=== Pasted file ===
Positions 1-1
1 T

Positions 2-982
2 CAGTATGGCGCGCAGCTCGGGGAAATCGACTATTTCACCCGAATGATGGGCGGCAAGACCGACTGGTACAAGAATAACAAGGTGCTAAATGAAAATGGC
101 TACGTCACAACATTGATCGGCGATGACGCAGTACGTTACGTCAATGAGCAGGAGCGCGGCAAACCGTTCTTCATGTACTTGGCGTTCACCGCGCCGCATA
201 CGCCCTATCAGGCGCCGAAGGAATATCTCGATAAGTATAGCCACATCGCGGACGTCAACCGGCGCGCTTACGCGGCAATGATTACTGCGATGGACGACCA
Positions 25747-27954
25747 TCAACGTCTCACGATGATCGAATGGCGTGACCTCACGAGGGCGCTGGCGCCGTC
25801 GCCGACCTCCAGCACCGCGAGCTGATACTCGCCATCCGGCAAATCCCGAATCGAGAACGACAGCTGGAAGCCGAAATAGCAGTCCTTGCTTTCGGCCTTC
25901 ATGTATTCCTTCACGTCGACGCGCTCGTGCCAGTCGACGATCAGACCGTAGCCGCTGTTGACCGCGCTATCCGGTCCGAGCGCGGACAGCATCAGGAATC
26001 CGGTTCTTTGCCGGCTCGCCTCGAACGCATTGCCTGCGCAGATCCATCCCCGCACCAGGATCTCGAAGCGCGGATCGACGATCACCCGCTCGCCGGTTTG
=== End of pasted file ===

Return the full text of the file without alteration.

Positions 1-1
1 T

Positions 2-982
2 CAGTATGGCGCGCAGCTCGGGGAAATCGACTATTTCACCCGAATGATGGGCGGCAAGACCGACTGGTACAAGAATAACAAGGTGCTAAATGAAAATGGC
101 TACGTCACAACATTGATCGGCGATGACGCAGTACGTTACGTCAATGAGCAGGAGCGCGGCAAACCGTTCTTCATGTACTTGGCGTTCACCGCGCCGCATA
201 CGCCCTATCAGGCGCCGAAGGAATATCTCGATAAGTATAGCCACATCGCGGACGTCAACCGGCGCGCTTACGCGGCAATGATTACTGCGATGGACGACCA
Positions 25747-27954
25747 TCAACGTCTCACGATGATCGAATGGCGTGACCTCACGAGGGCGCTGGCGCCGTC
25801 GCCGACCTCCAGCACCGCGAGCTGATACTCGCCATCCGGCAAATCCCGAATCGAGAACGACAGCTGGAAGCCGAAATAGCAGTCCTTGCTTTCGGCCTTC
25901 ATGTATTCCTTCACGTCGACGCGCTCGTGCCAGTCGACGATCAGACCGTAGCCGCTGTTGACCGCGCTATCCGGTCCGAGCGCGGACAGCATCAGGAATC
26001 CGGTTCTTTGCCGGCTCGCCTCGAACGCATTGCCTGCGCAGATCCATCCCCGCACCAGGATCTCGAAGCGCGGATCGACGATCACCCGCTCGCCGGTTTG